Nostalgia is ripe in British politics. It was evident in the vote to leave the European Union, as many saw it as a chance to reject modernity, globalisation and demographic change. It is evident, too, in the Conservative Party’s flirtation with reintroducing grammar schools, a policy that David Willetts, the former Tory MP and higher education minister, has described as “bring-backery”.
In many ways the desire to open new grammar schools is understandable. It reflects the correlation between poverty and educational failure, and exasperation at the continued domination of public life by those from private school, which the New Statesman has called the “Seven Per Cent Problem”. Research by the Sutton Trust has shown that the 7 per cent who go to private schools account for more than half of leading lawyers, medical professionals, journalists and actors. Even sport is not immune to the pre-eminence of the independently educated: 28 per cent of Team GB athletes at the Olympic Games in Rio went to private schools.
Any steps to erode the domination of public life by those from private schools should be welcomed. Yet the evidence suggests that grammar schools do not spread opportunity. In counties that maintain a selective system today, pupils from richer families usually do better – and those from poorer families usually do worse.
Part of the problem is the difficulty of designing a selection system that does not favour those with sharp-elbowed parents. The Sutton Trust has found that grammar-school pupils are four times more likely to have come from a private prep school than be on free school meals. Just 3 per cent of those at grammars receive free school meals, a sixth of the national average. Devising “tutor-proof” entrance exams has proved impossible. Surveys suggest that almost half of all those who take the eleven-plus have received some private tuition.
The notion that, in their postwar heyday, grammar schools ushered in an age of social mobility is a myth. The impression that society was becoming more meritocratic was caused by an unprecedented rise in numbers of middle-class jobs, creating “more room at the top”. The sociologist John H Goldthorpe has shown that relative social mobility – the chances for a working-class child to rise, against those for a middle-class child – has barely changed over the past century.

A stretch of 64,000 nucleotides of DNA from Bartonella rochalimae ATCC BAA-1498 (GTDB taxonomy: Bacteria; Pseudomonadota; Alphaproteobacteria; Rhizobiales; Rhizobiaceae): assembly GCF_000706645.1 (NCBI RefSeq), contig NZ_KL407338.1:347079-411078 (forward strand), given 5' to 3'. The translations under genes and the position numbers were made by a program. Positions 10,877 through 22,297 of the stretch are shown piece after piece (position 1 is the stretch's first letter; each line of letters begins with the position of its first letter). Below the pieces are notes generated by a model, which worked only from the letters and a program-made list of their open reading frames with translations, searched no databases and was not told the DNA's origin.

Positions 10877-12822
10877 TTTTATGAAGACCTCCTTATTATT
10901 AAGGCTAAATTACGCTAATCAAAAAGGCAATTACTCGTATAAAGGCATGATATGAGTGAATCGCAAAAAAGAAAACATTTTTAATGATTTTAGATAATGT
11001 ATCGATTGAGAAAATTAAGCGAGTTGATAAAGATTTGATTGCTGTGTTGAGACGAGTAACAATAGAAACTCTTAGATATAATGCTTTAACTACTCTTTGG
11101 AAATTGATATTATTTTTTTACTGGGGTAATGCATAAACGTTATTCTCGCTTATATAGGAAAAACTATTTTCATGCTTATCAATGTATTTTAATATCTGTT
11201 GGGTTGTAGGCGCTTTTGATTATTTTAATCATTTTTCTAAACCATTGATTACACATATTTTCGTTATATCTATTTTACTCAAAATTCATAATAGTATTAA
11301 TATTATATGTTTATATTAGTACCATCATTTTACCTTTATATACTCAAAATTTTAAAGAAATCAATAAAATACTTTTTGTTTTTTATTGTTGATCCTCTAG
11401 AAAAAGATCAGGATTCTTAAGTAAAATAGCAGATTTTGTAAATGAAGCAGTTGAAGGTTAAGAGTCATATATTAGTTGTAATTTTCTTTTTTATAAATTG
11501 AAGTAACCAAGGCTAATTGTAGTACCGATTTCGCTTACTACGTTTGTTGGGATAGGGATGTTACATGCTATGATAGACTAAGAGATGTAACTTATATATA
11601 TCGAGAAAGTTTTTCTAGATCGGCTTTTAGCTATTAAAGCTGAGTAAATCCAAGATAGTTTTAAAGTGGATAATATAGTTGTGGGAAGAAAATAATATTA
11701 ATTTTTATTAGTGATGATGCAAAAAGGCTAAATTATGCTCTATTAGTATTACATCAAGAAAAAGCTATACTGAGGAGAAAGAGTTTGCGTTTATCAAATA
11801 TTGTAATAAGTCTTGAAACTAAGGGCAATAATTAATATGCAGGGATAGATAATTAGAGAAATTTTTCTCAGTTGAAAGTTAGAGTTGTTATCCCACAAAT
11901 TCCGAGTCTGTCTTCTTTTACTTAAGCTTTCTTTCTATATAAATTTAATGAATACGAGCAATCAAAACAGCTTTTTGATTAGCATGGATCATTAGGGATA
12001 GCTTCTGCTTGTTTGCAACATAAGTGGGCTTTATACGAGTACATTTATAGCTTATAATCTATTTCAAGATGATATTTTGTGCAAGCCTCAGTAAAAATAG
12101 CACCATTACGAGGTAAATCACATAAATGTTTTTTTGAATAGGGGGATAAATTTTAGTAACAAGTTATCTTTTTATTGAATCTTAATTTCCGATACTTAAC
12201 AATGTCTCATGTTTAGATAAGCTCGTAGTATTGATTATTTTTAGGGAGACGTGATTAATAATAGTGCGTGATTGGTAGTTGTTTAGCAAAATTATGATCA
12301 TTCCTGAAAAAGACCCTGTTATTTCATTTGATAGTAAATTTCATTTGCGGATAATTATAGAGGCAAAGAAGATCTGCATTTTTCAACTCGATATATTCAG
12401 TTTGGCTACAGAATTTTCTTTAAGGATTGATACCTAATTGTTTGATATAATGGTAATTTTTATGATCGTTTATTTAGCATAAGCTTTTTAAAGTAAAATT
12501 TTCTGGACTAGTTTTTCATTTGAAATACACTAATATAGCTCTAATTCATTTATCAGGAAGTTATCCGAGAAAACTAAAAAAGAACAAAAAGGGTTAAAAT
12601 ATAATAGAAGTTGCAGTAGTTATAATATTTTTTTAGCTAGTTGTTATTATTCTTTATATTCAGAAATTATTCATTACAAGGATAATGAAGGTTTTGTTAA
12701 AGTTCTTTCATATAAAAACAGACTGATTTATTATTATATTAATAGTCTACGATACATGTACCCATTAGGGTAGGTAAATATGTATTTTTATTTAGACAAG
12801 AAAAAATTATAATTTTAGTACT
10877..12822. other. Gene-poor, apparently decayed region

It is instructive that most of the countries that perform best in the Programme for International Student Assessment, the Organisation for Economic Co-operation and Development’s
comparative testing of countries, do not select until late in education. Finland is the best-performing country in Europe: it does not separate pupils by ability until the age of 16. The OECD has also found that pupils are often less motivated in more selective systems. As Amanda Ripley notes in her influential book The Smartest Kids in the World, “There seemed to be some kind of ghetto effect: once kids were labelled and segregated into the lower track, their learning slowed down.”
Rather than reinstating grammar schools, focusing on early-years education would be a more productive way of undermining the stranglehold of the privately educated on British life. Currently, by the age of five, there is a 19-month gap in school readiness between the most and the least disadvantaged children. As long as this scandalous gulf remains, no amount of tinkering with secondary education will increase social mobility.
The government needs to recognise this through greater investment in nursery and primary schools and by increasing the number of hours of education that children enjoy in their early years. We must stop treating primary education as less important than
secondary education: apart from Estonia, the UK is the only one, out of 30 countries surveyed by the OECD, in which class sizes at primary school are greater than those at secondary-school level.
Any government focused on increasing social mobility, as Theresa May says she is, must give priority to increasing the opportunities for disadvantaged children in their very first years of life. That might not have the same nostalgic appeal as bringing back grammar schools, but it would be more effective in helping all children achieve their full potential.
This article appears in the 10 Aug 2016 issue of the New Statesman, From the Somme to lraq